And here’s the debut of the logo that the Now! franchise maintains to this day in not just its near-century of volumes but its many and varied spinoffs. (Now That’s What I Call Dad Rock? Really?) It’s also the first not to list the number of tracks on the cover, so clearly it’s confident in its branding by now. Prince makes his debut; Freddie Mercury was dead within a week of release. The full version of American Pie, the longest track in Now! history, closes side 4, giving the listener plenty of time to bail out.


PM Dawn – Set Adrift On Memory Bliss

Obviously built around True, but memory recall works two ways at once here as while the Spands are hot nostalgia business here in 2018 the kind of laid-back rap Prince Be and co dealt in has almost been forgotten. That’s not a Gangsta Rap Ruined Everything statement either, ethereality and remorse weren’t common touchstones in hip-hop even then, let alone Be murmuring his way inscrutably throughout and dropping in a combined A Tribe Called Quest/Married With Children reference.

Vic Reeves and the Wonder Stuff – Dizzy

Again, putting in a cover feels like a cheat’s way out but a) surely a lot of you went to student discos so you’re inoculated to this and b) you rarely hear people so excited to be doing this, here, together, in a studio, for pop’s purposes. And if you wan more Vic & Bob singing out of place but without seeming jokes, they were invited to open the Smash Hits Poll Winners Party four years later and did so with that classic mid-90s screaming teenager-pleasing move, a Hawkwind cover.

Zoë – Sunshine On A Rainy Day

Zoë Pollock, if you must know, with the kind of one hit wonder that so defines a specific sound of this period that there basically seemed no point in investigating the rest of their work, so perfectly was their mid-tempo dance-aware endlessly poppy stall set out within this 3-4 minutes (see also: the Divinyls, Ten Sharp, a couple of tracks coming up in the very near future of this feature; don’t see also Sophie B Hawkins, who would have fitted perfectly had she not had two top 20 singles and ruined the theory for us all)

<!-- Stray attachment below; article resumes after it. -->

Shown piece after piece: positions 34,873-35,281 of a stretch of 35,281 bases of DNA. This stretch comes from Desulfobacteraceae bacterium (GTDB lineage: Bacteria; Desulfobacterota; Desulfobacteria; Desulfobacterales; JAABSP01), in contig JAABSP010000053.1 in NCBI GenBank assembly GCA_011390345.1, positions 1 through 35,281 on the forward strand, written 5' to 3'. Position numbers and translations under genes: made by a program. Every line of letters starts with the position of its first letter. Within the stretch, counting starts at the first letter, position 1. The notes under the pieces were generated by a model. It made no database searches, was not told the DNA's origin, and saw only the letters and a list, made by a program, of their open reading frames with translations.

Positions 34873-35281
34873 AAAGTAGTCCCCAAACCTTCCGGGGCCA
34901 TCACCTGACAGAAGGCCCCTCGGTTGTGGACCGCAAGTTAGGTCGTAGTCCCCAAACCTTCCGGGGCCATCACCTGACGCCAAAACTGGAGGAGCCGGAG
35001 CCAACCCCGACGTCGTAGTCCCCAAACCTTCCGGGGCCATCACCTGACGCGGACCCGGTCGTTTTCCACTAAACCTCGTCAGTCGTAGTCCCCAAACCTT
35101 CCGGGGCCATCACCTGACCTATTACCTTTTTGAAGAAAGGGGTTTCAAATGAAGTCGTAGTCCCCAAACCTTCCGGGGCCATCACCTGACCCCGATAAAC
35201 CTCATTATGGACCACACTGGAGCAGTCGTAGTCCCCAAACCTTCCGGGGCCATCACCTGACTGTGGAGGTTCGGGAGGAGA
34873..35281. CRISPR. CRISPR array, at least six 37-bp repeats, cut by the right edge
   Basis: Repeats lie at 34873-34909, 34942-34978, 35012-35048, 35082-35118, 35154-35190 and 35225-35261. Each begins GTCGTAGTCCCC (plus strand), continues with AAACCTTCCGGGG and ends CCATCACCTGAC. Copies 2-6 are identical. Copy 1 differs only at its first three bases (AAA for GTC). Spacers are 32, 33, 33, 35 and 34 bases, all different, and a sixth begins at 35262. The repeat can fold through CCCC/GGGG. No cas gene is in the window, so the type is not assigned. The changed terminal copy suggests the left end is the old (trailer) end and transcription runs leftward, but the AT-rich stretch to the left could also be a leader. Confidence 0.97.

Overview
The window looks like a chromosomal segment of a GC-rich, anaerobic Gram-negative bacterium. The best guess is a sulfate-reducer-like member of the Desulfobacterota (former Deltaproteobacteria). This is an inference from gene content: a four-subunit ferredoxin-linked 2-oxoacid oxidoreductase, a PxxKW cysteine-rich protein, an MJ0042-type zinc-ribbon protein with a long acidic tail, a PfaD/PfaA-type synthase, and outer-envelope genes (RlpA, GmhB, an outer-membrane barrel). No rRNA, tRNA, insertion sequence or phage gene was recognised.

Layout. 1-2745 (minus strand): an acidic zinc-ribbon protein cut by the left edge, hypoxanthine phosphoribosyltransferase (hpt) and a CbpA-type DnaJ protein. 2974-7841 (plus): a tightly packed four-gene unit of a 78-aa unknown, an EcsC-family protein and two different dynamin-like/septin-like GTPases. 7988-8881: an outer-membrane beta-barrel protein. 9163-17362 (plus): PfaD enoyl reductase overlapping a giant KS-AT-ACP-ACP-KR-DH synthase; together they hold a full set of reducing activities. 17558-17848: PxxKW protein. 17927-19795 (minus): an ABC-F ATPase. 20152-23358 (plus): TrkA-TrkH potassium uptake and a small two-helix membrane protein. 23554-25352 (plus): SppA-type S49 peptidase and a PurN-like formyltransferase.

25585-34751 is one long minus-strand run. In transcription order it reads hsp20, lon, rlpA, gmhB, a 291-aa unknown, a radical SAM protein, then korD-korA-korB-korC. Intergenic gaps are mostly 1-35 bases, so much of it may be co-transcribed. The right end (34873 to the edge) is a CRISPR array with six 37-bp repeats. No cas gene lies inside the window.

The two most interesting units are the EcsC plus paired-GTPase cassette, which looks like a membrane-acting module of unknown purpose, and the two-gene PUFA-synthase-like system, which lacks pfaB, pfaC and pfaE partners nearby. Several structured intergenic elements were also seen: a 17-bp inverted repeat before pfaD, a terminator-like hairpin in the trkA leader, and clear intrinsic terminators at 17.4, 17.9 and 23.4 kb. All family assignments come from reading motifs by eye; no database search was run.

PAUL’S CHOICE: Justified Ancients Of Mu Mu – It’s Grim Up North

“The KLF had reverted to their original moniker – the JAMMs. A simple formula: a recited list of towns and cities in the north of England set to a pounding industrial techno beat and percussion that sounds like steam whistles. Segue it all into an orchestral instrumental of Jerusalem. Now 20 includes the 7″ mix also known as Part 1; you need the full horror of the 12” version. Altogether now: ‘Bolton, Barnsley, Nelson, Colne, Burnley…’

As usual, keep an eye on our Twitter account at about 9.30am on Friday, from when you’ll have 72 hours to vote for your favourite from each of the Now!s covered. We’ll confirm the winners here next week when we’ll also be going through volumes 21 to 25 with a fine tooth comb, with the aid of – roll out the red carpet, please – a guest who’s been on a Now! album themselves. Remember to vote, and to feel the quality.

1 Comment

1 Comment

  1. Glenn Aylett

    June 15, 2018 at 6:03 pm

    How rapidly music changed during this retrospective, from heavy metal, early house music and Madchester to rave and grunge. It was like 1979-81 again, the last period when trends in music changed so quickly. I do recall being a student for most of the Madchester era, and the scene reaching its peak in the summer of 1990 and then becoming almost dead a year later, while rave took over from house music as a sort of heavy metal of dance music, and grunge began to take over from heavy metal in 1991, which was staging its last hurrah in this year.